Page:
Compuware's latest foray into mobility is a free bundle of cloudy code for dropping into mobile apps, which it will then monitor and measure for developers' (and Compuware's) benefit. Compuware's Application Performance Management (APM) lurks quietly in the corner of an app, reporting back every now and then but mostly watching …
The thing is, remote monitoring like this can be handy as a developer. You can design the best testing procedures and systems on earth, but you can't entirely accurately simulate the impact of 100s of users.
As such, these systems can be a godsend for diagnosing the fault.
It's not quite the same, but I maintain a PHP based website at work that uses a java based webservice to do a lot of it's donkey work. It has a simple fault monitoring system that fires off emails including various bits of diagnostic information (things like user ID, parameters passed in and stack traces etc) if a variety of things occur, such as exceptions being thrown. The result of the system doing this is I can often have the problem at least diagnosed (if not fixed) by the time the user reports it. It's not a full fault reporting system as such (it does not store details of the faults, so the only why I can analyse them is by keeping the emails) but it does the job it was intended for..
I'd be a little wary of these services offering to store this kind of info for free.I've never really looked into how much the paid services charge, but given an app with a reasonably large user base, this app sounds like it could potentially generate a lot of data. Data that would need to be stored. Storage costs, so I'd be wondering where the company that so generously offers to store this data for free is deriving it's income.
What annoys me most about this is that privacy intrusions are almost everywhere and it's difficult to evade them, but more importantly, your privacy can be attacked even from places you cannot possibly influence. Colleague that has your contact details on his/her cellphone downloads an application that collects all contact information (I think WhatsApp is doing this) and suddenly they have a lot of information about you. Some people save all kinds of information in their contact lists.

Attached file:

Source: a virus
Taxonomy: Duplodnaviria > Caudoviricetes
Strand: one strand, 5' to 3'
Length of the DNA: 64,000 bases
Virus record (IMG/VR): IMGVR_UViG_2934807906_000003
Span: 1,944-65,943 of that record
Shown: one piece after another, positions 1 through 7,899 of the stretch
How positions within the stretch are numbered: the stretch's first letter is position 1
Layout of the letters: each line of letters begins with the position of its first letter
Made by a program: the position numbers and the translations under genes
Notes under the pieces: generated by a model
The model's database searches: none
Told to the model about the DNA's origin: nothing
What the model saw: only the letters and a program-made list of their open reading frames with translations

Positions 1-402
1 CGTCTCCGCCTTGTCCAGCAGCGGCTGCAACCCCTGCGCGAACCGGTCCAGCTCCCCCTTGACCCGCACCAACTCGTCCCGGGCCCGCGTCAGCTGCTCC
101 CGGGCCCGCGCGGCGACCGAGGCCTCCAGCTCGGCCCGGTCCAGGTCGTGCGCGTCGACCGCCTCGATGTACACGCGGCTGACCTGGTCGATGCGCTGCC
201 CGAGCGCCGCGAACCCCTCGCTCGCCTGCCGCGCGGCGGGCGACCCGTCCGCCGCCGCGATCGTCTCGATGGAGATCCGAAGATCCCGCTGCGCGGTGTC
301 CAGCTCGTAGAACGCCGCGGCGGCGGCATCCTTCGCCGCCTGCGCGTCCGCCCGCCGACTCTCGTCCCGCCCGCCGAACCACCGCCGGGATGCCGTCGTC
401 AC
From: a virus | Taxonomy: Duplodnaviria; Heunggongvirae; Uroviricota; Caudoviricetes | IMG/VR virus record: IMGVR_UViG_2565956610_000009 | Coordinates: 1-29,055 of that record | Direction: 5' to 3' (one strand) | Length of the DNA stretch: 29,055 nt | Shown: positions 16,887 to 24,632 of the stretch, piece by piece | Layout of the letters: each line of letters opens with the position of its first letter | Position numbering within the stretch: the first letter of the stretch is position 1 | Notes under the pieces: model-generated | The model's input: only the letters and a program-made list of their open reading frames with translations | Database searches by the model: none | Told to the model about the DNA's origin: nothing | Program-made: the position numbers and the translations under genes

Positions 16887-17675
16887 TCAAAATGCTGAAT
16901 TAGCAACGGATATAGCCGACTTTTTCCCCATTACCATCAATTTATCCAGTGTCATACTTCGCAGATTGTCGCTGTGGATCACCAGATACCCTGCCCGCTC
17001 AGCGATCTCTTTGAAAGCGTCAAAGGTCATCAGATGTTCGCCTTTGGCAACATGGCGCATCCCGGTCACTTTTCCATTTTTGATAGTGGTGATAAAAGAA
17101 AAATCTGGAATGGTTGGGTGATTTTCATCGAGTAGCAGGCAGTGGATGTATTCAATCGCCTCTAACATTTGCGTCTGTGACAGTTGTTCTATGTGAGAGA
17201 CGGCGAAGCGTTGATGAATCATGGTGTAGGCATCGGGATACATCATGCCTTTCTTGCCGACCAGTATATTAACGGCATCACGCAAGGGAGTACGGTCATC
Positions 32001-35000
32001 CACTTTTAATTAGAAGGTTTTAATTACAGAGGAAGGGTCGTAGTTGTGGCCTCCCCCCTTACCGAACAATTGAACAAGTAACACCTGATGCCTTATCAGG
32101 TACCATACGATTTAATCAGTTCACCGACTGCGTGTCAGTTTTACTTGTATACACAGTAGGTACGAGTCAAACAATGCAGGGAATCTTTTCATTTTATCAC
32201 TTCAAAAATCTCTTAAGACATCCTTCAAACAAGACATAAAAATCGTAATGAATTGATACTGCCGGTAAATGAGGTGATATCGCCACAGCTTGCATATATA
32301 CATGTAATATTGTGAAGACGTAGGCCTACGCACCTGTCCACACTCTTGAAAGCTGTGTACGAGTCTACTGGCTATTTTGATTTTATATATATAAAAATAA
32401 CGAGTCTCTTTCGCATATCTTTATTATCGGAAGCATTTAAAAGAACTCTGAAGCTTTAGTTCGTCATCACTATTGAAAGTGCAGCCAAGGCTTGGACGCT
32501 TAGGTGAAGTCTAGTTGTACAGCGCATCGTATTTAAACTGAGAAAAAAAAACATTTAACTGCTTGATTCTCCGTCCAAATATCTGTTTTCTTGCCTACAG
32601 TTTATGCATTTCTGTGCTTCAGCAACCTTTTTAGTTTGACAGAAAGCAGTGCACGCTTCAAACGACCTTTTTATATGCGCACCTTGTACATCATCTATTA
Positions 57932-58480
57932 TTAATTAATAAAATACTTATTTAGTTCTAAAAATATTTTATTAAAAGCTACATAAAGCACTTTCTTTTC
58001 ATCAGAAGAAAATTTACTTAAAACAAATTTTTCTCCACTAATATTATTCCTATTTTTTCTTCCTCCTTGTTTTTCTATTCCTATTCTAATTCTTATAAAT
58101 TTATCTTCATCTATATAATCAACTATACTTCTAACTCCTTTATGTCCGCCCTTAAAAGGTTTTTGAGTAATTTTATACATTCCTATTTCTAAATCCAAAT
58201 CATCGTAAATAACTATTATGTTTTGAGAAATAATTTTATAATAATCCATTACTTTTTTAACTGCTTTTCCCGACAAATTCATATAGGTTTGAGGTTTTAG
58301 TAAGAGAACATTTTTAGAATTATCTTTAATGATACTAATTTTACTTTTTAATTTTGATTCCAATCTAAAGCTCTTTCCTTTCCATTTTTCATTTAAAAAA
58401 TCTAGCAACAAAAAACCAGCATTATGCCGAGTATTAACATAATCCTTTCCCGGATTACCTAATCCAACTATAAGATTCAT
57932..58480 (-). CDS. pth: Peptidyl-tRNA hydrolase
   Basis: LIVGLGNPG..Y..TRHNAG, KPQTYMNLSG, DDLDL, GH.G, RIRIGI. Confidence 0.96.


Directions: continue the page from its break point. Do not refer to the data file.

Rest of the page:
More effing bloat and spyware
I'm beginning to wonder why anybody would install any apps at all on a phone.
It's surprising how much bandwidth these apps use in reporting back and I think it will be an issue unless you have a large or unlimited data capacity. The couple of apps that I have installed consume about 8% of my meager 500Mb monthly data limit. Thankfully I don't need to be update my farce-book status every 10 minutes and neither do I suffer from tweet-arrhea.
I am beginning to that the app I need most is a good firewall.
And finally, monsieur, a wafer-thin
Oh, sir, it's only a tiny, little,
No. Fuck off.
I'mmy bandwidth is full.
wafer thina very small data packet.
Farce-book! Like Facebook but you've changed part of the word to something that sounds similar! "Hilarious"
Sorry, I just find that quite annoying, and usually a sign that the person writing it is really tedious. See also: Crapple, Micro$oft, Tony bLiar
Re: More effing bloat and spyware
The need to install "apps" to make the phone fully functional is another major stupidity of modern technology I can't stand. Such a waste.
Re: More effing bloat and spyware
Agreed. Phone manufacturers should just pick exactly what functionality you need and lock you into that.
... these people will give you software that steals your customer's data, and they will then sell this data back to you.
It's not the price of the lunch, it's the price of the key to the toilet.
I'm actually from Compuware, and I thought it would be helpful to clarify a couple points from the article that are slightly misleading--
In fact, the amount of data collected in a cloud-based setting is relatively minimal, especially from a privacy sense. We don't collect any app-specific "data", but rather the timings between two instrumentation points in the code. So, for example, if you have [instrument point 1] -> [user does something] -> [instrument point 2], what is sent to the cloud is the amount of time that passed between point 1 and point 2.
For errors and crashes, what is sent to the cloud is the "stack trace" or the set of functions that were executing (down to the line of code in the app) that corresponded to that failure. It may tell you what the user was doing at the time, but it doesn't send out any other non-relevant data from the app.
Also, the error and crash results can include "lifecycle events" which trace the user's path through the application, in terms of going from screen A to screen B to screen C, so a developer can reproduce the error or crash. Again, no screenshots or user data is sent.
Finally, the question was asked about why this service would be offered for free, and what our revenue would be. We sell a premium edition of this capability that also includes the option of an on-premises version that sends nothing to the cloud. That has the capability to capture much more data and a deeper level of analytics.
I hope this helps clarify!
Director, Product Marketing
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